it looked the same, it looked like I still could belong there.

It made me think about how I need to break the magical thinking of rituals and just get back outside. I don’t know, there’s a thread there somewhere.

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Point here is there was a certain amount of safety that I took for granted.

You don’t worry about not coming back home until someone tells you that’s even a possibility. When my parents, and grandparents, and the news and everyone else told me that staying outside could keep me from making it back home, could keep me from making it back alive, I started to see the possibility of death everywhere.

When I was the reason for that possibility, I couldn’t see why I was allowed outside anymore.

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I don’t get on my bike anymore. I stay by the tables at cookouts. I tried sitting outside during a panic attack once and could only think how ridiculous it was that I was sitting in really cold water.

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I spent most of my life at my grandparents’ house. We never used the front door, only the back one that let out into the yard and the alley. In the summer, they’d keep the door open with the screen door closed.

After running through the house, outside and back over and over, my grandma told me and my little sister that we had to make a choice, we could stay outside or we could stay inside – we couldn’t waffle between both.

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It’s hard for me to look at the past because it seems so obvious what I should’ve done back then and there’s no way now for me to fix it. I keep looking back forgetting that I was doing the best with what I had. It’s like nurturing a forest. It’s easy to say oh you should’ve added more sunlight here, built some protection there. But I was six. I didn’t think past playing in the dirt.

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I made it out of school alive, just barely. I nearly died a lot after I walked down the Basillica steps. I nearly died less when I started intensive outpatient. They made us walk once a week around the neighborhood. I didn’t know the trees still wanted to talk to me. I touched the concrete inside of me. It hummed.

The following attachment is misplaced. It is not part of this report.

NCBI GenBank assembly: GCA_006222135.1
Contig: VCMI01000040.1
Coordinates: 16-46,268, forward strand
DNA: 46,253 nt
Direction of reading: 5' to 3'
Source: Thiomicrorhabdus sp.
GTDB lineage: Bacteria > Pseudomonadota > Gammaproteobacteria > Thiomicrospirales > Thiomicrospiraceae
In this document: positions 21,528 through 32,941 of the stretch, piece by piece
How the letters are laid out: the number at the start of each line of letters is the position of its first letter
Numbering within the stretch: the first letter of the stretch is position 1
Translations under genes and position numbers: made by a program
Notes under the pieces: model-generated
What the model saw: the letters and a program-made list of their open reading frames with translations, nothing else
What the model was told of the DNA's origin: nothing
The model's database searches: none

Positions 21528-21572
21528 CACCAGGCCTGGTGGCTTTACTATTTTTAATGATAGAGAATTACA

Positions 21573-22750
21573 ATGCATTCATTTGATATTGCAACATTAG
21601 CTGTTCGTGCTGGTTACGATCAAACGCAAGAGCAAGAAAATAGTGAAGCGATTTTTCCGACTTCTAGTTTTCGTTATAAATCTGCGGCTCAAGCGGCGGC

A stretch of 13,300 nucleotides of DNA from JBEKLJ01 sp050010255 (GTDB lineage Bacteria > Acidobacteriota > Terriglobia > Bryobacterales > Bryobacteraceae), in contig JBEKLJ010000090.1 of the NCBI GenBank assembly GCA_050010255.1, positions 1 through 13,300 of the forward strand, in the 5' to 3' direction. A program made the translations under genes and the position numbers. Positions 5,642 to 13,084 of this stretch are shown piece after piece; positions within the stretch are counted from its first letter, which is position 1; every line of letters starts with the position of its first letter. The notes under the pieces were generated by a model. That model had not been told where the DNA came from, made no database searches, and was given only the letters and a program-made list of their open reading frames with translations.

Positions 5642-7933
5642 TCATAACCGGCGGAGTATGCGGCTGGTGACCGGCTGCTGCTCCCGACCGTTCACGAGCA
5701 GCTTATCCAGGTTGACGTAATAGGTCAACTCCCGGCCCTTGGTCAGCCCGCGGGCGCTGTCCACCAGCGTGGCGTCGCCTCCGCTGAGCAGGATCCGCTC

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Last week I was talking to my sister about the accident (she was outside playing with us):

I just said, “Yeah I cant drive because of what happened with Camila” and before I could go on she goes, “Oh yeah, that makes a lot of sense – but you know it wasn’t all your fault right?”

“There was a sixteen year old neighbor next door who was two timing with her boyfriend. Her boyfriend was coming at the same time the side man was leaving and he pulled out of the lot too fast. That’s what made you swerve. I know it doesn’t like make what happened not happen, but you shouldn’t be carrying this like that. You were eleven. I was nine. She was six. If anyone in that situation should’ve taken charge, it should’ve been the sixteen-year-olds. We didn’t handle it perfectly and of course the blood is gonna seem like too much – any type of scrape or bigger in the head area is gonna gush regardless, you just have a lot of blood up there, its inevitable. But keep in mind, those teenagers all saw what happened and none of them came to help.”

This absolutely changed the way I thought about it, about myself, a lot of things you know? And it made me think – I’ve kept this secret to myself for years. I wonder how much sooner I could’ve healed if I’d let it outside.

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TO SALVAGE A SELF YOU NEED:

A place to start (soil preferable but sometimes concrete will do in a pinch)
Seeds
Water
Food
Sunlight
Attention
Care
To remember history

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A lot of days now, I stand outside and just listen for a minute. Feel the sun and the rain and the snow and whatever the sky is giving, touch my face. I shiver, I sweat, I feel concrete and grass and dirt and rock beneath my feet. I’m twenty five and cannot believe it. I look up at the trees and the leaves look back. I never thought I’d see this.

Apparently growing up is finding the kid in you and trying to be brave enough to take them outside again – without warning them about coming home before the streetlights come on.🌲


edited by carmen.


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Alexis Smithers (Lex Lee) is a black nonbinary person creating on the East Coast. They've volunteered for Winter Tangerine and currently are a Web Development Student at Bloc. A 2015 Pink Door Fellow & 2016 Lambda Literary Emerging Writer, you can find more of their work on their website and listen to them scream about poetry & other interests on Twitter.

Alexis has written 27 articles for us.